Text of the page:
"Chinese greens for fal" --- poison free organic gardening Victoria BC
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Chinese Greens for Fall

China Express

Chinese cabbages are milder and sweeter than our familiar cabbages, and most mature much faster than our's. This, and their cold hardiness, makes them ideal for fall sowing for abundant, super healthy crops of fresh greens until frost - and in some cases, well into winter, and beyond.

These greens can be sown now and until the end of August. Can be used for cutting leaves, or harvesting the whole plant. All flower shoots are edible, and best when young.

Like all cabbages, Chinese cabbages also require a nitrogen-rich fertilizer. A handful (1/2 cup) of blood meal, Canola seed meal, or composted chicken manure per yard, lightly worked into the soil under the seeds, will make all the difference. Also make sure that your soil pH is near neutral; between 6.5 and 6.9 is ideal. If not using a seaweed mulch later on, side dress growing seedlings and plants with a seaweed or fish fertilizer once a week, for supreme health of the crops, and your's.

Again, and to reduce the need for weeding the newly seeded rows, lay down wide strips of newspaper, 4 to 6 pages thick, between the seeded rows, leaving only a 3 centimeter (1") wide 'open' strip over the seeded space. The newspaper will slowly decay and add its organic content to the soil. Follow with a seaweed or garden weed mulch over what's left of the newspaper mulch as soon as the seedling have grown sufficiently tall. One of the many, many benefits of the mulch is also that it keeps the cabbages off the ground, as well as keeping rain-spluttered mud of the leaves later in the season. You just can't beat a mulch anyway you look at it.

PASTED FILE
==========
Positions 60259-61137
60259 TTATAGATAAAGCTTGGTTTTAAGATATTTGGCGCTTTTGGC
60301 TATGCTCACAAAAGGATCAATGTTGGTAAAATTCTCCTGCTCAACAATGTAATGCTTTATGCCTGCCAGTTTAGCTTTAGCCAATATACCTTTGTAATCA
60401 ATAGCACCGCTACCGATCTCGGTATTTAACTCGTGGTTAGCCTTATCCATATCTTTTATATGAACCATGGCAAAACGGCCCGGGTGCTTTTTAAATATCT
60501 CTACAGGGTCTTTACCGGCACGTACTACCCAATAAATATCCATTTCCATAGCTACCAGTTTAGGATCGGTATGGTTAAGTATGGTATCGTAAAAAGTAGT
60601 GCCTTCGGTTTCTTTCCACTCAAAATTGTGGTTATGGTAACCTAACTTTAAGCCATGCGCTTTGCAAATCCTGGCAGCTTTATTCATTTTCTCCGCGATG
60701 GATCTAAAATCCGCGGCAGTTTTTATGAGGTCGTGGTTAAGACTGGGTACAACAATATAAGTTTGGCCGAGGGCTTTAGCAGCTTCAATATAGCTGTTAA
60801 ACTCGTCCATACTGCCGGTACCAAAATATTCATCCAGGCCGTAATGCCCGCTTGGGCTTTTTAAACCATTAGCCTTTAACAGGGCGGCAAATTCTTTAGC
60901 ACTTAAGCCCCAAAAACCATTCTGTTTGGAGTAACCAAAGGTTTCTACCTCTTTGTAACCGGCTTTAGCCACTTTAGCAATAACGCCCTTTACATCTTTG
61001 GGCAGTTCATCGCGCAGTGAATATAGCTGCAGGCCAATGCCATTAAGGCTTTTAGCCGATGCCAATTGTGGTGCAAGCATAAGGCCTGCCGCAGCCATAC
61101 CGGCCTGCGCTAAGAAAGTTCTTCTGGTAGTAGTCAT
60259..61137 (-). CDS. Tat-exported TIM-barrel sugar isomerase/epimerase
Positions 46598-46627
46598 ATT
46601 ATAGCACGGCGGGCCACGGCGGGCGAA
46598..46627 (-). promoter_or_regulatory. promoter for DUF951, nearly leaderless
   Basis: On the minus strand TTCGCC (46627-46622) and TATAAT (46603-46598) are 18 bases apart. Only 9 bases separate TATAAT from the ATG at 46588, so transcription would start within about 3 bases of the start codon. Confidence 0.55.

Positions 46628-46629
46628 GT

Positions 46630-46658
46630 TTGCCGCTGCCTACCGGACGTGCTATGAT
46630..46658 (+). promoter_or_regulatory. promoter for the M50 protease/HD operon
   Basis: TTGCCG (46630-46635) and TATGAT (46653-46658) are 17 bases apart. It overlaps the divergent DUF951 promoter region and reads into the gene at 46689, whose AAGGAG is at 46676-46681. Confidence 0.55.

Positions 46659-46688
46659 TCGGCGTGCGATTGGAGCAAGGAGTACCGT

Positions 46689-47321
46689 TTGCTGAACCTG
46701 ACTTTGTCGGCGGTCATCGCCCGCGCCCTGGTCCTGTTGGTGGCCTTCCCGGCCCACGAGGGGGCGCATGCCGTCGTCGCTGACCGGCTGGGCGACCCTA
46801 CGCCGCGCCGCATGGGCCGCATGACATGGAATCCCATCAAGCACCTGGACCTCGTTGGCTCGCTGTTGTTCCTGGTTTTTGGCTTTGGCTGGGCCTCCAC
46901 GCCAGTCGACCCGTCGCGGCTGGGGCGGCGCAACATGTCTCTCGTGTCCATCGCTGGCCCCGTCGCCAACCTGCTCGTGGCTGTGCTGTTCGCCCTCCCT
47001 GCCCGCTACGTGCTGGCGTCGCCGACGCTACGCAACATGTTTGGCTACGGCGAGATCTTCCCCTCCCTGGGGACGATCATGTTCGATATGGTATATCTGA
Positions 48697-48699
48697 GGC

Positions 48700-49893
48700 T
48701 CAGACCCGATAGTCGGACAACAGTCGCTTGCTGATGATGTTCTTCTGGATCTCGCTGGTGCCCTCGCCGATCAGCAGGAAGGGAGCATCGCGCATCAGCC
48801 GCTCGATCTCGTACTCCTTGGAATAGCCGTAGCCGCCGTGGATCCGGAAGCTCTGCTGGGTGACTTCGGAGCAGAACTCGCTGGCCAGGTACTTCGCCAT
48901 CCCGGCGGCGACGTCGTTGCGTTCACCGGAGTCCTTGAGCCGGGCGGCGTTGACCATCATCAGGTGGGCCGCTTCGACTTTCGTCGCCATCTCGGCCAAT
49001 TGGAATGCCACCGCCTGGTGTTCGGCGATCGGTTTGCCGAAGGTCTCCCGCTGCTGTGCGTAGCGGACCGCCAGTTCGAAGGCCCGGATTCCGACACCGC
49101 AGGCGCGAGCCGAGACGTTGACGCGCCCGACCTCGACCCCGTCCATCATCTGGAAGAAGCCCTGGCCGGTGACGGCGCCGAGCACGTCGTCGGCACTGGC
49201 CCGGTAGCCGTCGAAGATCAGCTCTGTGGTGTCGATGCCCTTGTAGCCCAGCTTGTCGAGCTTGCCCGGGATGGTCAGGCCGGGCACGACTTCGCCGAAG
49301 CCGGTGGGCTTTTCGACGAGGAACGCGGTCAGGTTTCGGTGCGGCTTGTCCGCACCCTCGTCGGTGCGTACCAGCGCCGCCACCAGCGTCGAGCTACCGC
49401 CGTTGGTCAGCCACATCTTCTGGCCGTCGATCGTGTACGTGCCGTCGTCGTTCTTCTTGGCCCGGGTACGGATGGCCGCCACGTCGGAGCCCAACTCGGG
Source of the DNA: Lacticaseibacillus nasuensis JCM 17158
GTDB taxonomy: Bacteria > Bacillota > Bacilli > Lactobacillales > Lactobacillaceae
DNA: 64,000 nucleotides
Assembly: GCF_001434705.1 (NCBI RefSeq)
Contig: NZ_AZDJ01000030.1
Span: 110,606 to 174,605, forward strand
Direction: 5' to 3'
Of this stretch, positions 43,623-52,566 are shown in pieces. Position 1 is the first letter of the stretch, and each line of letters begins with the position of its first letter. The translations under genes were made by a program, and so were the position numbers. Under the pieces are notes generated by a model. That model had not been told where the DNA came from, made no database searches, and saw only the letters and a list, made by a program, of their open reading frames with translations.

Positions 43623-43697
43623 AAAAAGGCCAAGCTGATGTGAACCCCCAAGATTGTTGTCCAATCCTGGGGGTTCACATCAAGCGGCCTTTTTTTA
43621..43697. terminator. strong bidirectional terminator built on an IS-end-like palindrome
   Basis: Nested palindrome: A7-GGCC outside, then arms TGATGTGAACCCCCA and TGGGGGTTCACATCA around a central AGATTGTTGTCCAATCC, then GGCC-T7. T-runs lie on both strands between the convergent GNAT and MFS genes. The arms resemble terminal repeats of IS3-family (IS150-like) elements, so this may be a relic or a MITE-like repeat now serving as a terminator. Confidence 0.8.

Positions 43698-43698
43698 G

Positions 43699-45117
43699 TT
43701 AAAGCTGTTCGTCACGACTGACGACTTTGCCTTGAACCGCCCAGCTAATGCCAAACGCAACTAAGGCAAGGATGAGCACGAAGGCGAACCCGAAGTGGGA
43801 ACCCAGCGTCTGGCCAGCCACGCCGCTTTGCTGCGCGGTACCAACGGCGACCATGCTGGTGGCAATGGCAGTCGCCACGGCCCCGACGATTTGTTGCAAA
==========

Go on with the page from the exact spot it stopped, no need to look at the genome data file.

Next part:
Sow 1/2 inch (1 cm) deep and 1 inch (2 cm) apart in rows about 1 foot (30 cm) apart. Thin to 4 to 6 inches (10 to 15 cm) apart the row. Larger spacing results in fewer but larger plants. Side-dress lightly with high-nitrogen fertilizer about once a month to stimulate growth and soil biota activity in cool weather.

China Express, pictured above, provides crisp and sweet salad greens and is the chief ingredient in stir frys. It is very easy to grown, extremely vigorous and hardy, and survives well outdoors until severe frost. However, when seedlings are exposed to temperatures under 10 degrees C. (50 F.) for two weeks running, they will bolt and produce flower shoots which, however, are edible and delicious when harvested young.

Komatsuma is an upright Japanese green, very similar to spinach but with longer stems. Its leaves are sweet and tender with a very light mustard flavour, which is great for gourmet fresh salads, and a tasty side dish for many meals. Komatsuma is a vigorous grower which matures in only 21 days, and its leaves can be cut repeatedly as long as it is growing, and due to its high bolt resistance and extreme cold hardiness - and with a bit of luck - throughout the winter. Since it can also be grown the year round, it will quickly become a favourite for anyone who has ever tried it.

Corn Salad is not a Chinese green but a small perennial which belongs to the Valerian family (from Latin for health) and is completely winter hardy here, It will supply an endless supply of healthy fresh greens throughout the winter, while sheltering your garden soil and its soil biota through the winter. Can be rototilled into the ground in spring for adding lots of rich organic content to your soil. Corn salad can be planted until the end of August, and many gardeners sow it between the rows of their maturing vegetables.

There are two varieties, Valgros and Vit, 45 and 50 days to maturity respectively. For growing in rows, sow 1 cm (1/2 inch) deep, 30 cm ( 1 foot) apart and thin to 5 cm (5 inches) apart. Or broadcast seed and rake in lightly for a dense winter ground cover, and an endless supply of fresh winter greens.

Valgros forms a dense somewhat loose bunch whereas Vit forms a denser and more upright bunch with broader and thicker leaves. Vit also has excellent tolerance for damp conditions. Once tried, you'll wonder how you ever got along without it.

With these, and the other winter greens, you'll have a varied, year round supply of fresh greens, and with them, an ever so crucially vital source of the 72+ trace elements we all need for our health and well being.


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